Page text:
[0058] The magnitude of a difference in grating frequency between any two holograms in sets 151 and 153 described herein may sometimes be referred to as frequency gap |.DELTA.K.sub.G|. Frequency gap |.DELTA.K.sub.G| can be a useful metric for describing hologram “spacing” (e.g. how close to each other in momentum-space the grating vectors for the any two holograms are). The frequency gap |.DELTA.K.sub.G| between a given hologram and an adjacent hologram (e.g., in momentum-space) may sometimes be referred to as the adjacent frequency gap |.DELTA.K.sub.G|.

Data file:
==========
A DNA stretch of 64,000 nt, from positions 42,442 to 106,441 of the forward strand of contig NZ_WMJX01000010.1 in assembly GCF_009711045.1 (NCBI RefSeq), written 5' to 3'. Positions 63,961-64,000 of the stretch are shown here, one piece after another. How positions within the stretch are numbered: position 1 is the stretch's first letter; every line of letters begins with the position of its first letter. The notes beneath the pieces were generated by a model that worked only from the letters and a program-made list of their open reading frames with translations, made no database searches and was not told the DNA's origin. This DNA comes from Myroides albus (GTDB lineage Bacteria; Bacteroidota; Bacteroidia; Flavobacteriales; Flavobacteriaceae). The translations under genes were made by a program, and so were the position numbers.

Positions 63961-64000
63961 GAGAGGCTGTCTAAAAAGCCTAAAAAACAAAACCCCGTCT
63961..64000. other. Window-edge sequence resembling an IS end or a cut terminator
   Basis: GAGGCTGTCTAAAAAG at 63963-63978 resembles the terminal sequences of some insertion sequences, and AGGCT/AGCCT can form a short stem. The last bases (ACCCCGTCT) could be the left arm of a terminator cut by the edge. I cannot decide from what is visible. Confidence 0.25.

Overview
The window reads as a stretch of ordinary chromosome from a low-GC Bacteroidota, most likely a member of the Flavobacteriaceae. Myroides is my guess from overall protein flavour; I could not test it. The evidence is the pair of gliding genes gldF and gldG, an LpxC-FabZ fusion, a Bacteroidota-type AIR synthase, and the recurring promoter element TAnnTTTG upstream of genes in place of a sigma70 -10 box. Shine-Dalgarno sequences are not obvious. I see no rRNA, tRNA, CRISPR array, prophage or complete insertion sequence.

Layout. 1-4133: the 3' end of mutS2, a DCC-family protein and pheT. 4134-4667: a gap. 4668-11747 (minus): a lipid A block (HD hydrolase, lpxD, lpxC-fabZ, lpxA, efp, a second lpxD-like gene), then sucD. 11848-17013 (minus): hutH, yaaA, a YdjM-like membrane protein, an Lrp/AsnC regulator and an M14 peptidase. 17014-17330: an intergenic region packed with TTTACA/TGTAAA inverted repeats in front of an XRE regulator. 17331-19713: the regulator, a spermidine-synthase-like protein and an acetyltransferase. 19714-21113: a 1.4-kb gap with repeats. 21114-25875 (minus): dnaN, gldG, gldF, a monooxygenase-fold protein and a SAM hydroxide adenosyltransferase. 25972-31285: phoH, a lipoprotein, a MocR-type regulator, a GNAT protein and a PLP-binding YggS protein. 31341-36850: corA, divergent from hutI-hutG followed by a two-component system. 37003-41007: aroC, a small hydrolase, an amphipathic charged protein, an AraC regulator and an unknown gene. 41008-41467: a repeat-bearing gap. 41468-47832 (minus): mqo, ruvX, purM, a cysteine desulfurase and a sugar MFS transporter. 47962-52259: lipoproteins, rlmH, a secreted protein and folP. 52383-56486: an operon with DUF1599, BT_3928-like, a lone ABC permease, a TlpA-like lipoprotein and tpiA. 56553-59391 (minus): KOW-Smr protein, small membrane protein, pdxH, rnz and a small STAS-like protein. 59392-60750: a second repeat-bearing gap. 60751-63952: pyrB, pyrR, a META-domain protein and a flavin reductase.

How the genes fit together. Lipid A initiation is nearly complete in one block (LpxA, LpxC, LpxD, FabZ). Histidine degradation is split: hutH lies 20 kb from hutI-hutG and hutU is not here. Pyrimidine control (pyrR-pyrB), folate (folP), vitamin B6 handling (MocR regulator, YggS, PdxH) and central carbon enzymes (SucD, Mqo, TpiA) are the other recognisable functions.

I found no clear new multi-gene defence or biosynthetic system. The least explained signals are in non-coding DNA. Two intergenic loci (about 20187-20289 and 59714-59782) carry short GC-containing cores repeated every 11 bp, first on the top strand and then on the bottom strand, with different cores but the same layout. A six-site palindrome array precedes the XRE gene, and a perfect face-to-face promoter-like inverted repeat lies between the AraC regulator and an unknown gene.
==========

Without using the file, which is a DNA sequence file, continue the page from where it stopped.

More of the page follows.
[0059] Among a set of multiple holograms (e.g., a set of volume holographic gratings), each hologram in the set has a corresponding grating vector in momentum-space. The grating vector has a corresponding grating vector magnitude K.sub.G. A first hologram in the set is sometimes referred to as being “adjacent” to a second hologram in the set of holograms when the second hologram has the next highest or next lowest grating vector magnitude K.sub.G relative to the grating vector magnitude of the first hologram (among the holograms in the set). Each hologram in the set may be separated from one or two adjacent holograms in the set by an adjacent frequency gap |.DELTA.K.sub.G|. The adjacent frequency gap |.DELTA.K.sub.G| may be the magnitude of the difference between the grating vector magnitudes K.sub.G for the adjacent holograms. For example, the first hologram in the set may have a first grating vector magnitude K.sub.G1, the second hologram in the set may have a second grating vector magnitude K.sub.G2, and the first grating vector magnitude K.sub.G1 may be separated from the second grating vector magnitude K.sub.G2 in momentum-space by the adjacent frequency gap |.DELTA.K.sub.G|.